Life is but a dream.
Row, row, row your boat
Gently down the stream.
Merrily, merrily, merrily, merrily,
Life is but a dream.
Dark. Always dark. Yet always warm and somehow, normal. Occasionally, the boy cries out for help. Each cry is swallowed by the darkness, the depth, and the heaviness around him. What leaves his lips is only barely heard by even himself.
He’s not alone. Most of the time, a dragon guards him. He never sees her, but hears her voice all the time. It is a strange relationship. Often, she is crying. He never understands her sadness, but occasionally she speaks more clearly and directly to him. She actually curses him — specifically! She tells him again and again how she is wasting her days and even her whole life having to guard him all the time.
During her sadness, he is incredibly patient, almost caring for the dragon. Her anger at him confuses him, and angers him in return. Eventually he screams back at her:
“Then let me GOOOO! Just let me GOOOO!”
Yet instantly, the dark, heavy, immensity of that place eats up his every scream. Even he can only barely perceive quiet whispers from his own lips.
Then the dragon calms herself. For a time they both rest, but soon enough she begins mourning her lot again. Then she is angry. Then he is angry in response. The cycle continues for months. Nearly a year, at least!
Then, faintly, the boy hears someone else in the cave. His heart jumps for joy! This is his big chance! He recognizes the voice of the storyteller who comes around once a year. He engages the dragon boldly. They argue and fight back and forth, but the storyteller is sly and quick. He is never harmed by her. Eventually, he infuriates the dragon so much that she flies off in a rage.
The storyteller then turns his attention to the boy. He calls his name. He encourages the boy. He tells stories. He tells of great heroes courageously overcoming terrible obstacles along their journeys. He tells of adventures great and small. He tells of heroes with incredible wills giving every last ounce of strength to triumph in the end.
The boy, in return, reaches out with all his might. Just like his voice, the boy’s entire energy is swallowed up by the darkness, the depth, and the sludgy heavy emptiness around him. He throws all his energy into reaching the storyteller, but all he manages is a slight twitch of his finger.
Suddenly, he starts in the dark. He realizes he’d fallen asleep. NO! Not on this one night he has to escape! Is it too late? Has the storyteller given up on him? Phew! He sighs, relieved to hear the storyteller’s voice again continuing the stories of courage, adventure, and will.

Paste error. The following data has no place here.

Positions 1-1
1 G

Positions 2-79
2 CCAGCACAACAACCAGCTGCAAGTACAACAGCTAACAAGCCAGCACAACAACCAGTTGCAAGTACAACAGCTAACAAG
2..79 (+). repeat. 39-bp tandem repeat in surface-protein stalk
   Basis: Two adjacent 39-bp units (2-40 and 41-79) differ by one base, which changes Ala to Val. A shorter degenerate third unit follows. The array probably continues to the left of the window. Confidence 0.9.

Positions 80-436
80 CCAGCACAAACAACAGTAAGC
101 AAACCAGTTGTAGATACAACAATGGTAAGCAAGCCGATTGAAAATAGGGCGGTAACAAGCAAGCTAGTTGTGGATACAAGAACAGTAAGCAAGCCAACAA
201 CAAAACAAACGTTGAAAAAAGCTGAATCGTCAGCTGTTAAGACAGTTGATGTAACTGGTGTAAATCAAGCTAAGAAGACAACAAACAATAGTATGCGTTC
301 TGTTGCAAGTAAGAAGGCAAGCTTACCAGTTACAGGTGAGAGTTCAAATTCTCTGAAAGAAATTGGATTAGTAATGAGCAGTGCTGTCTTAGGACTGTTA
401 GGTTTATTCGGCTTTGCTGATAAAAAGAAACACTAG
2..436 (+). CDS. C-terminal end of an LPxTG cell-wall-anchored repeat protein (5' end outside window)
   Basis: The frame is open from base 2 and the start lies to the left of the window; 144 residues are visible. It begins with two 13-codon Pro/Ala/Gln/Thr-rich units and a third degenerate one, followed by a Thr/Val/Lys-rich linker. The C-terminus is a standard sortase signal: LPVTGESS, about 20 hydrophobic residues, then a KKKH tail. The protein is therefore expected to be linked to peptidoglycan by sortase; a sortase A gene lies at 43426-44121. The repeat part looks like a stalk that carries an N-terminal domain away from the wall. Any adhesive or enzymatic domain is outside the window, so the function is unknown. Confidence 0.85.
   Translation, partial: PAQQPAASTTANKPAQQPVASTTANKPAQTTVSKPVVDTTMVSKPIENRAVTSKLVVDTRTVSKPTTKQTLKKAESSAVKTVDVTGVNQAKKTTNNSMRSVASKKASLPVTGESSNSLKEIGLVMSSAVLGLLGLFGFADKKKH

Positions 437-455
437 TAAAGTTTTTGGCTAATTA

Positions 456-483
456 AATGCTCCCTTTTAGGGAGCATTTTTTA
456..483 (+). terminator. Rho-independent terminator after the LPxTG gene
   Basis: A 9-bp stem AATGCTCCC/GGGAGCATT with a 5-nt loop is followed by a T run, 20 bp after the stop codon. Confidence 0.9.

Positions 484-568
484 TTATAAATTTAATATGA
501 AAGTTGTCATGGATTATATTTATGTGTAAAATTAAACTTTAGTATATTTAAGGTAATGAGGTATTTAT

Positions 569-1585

The stories work exactly as expected. They work their way into the boy’s tired heart and defeated mind. He realizes his voice is getting ever so little louder and his strength is ever so subtly returning. Then, just as the story is getting good, the boy hears the dragon returning. Soon enough, she attacks the storyteller again. He is still quick and sly, but she finally manages to drive him off. The boy’s chance is gone. Again.
Before long, he hears the dragon crying softly. Then she cries louder, and soon her sadness turns to anger. She complains again that she must guard him. Spurred on by the memories of the stories, the boy begins again to cry back:
“Then let me GOOO!! Just let me GOOO!!”
And so the three of them continue. Year after year after year.
— — — —
In a different time and place, a mother comes home from work. She carefully sets down her keys and bag. She eases open the door to her boys’ bedroom and looks in.
A boy in a hospital bed lies in the same position, eyes closed, breathing gently, as he always does. His brother lies in his own bed, sleeping, with a book open on his chest. She marks his place in the book and gently touches his shoulder.
The brother wakes and gets ready for school. After his shower, he gets dressed quickly. He downs some cereal in the kitchen then brushes his teeth. He glances at his watch. There’s still time. He opens the book and starts reading a new story aloud. Right when the story was getting good, their mother checks to make sure he’s ready for school. The brother tells his mother that he saw the boy in the hospital bed move his finger again last night.
“Honey,” she says sadly, “I‘m afraid it’s just your imagination. The doctors have all said it’s just not going to happen. You’ve heard them all right along with me. If he was doing anything like that, I’d see it too, sometimes, and I just don’t see that. All I see is his mouth opening and closing slowly as he breathes.”
“I know,” the brother replies, “and before you say it: I know! I know! We keep having the same argument.”
She stops him and reminds him there’s no time for this discussion this morning. He starts to respond angrily, but they are both surprised by the boy, standing — no — towering over them. Apparently, he’s had another growth spurt since the accident.
“Mom?” the boy asks, looking at them sleepily, “I think he might be right.”
Then he goes over to the hospital bed, lies back down, closes his eyes, and falls deeply to sleep.
— — — —
The boy wakes again. It is dark like it should be. It is warm. Normal. The memory of the dream is starting to fade, but he can remember most of it. What a strange time to dream! Here? Now? While he’s been captured by a dragon and tormented for years — here when life itself is a nightmare, he still has these strange dreams.
He can tell the storyteller has been gone for quite a while, but he still hears echoes of those stories of adventure, courage and will. Then, as usual, he hears the dragon starting to cry. This time, though, something is different. He listens carefully. Suddenly the difference dawns on him…
Why was the dragon happy this time?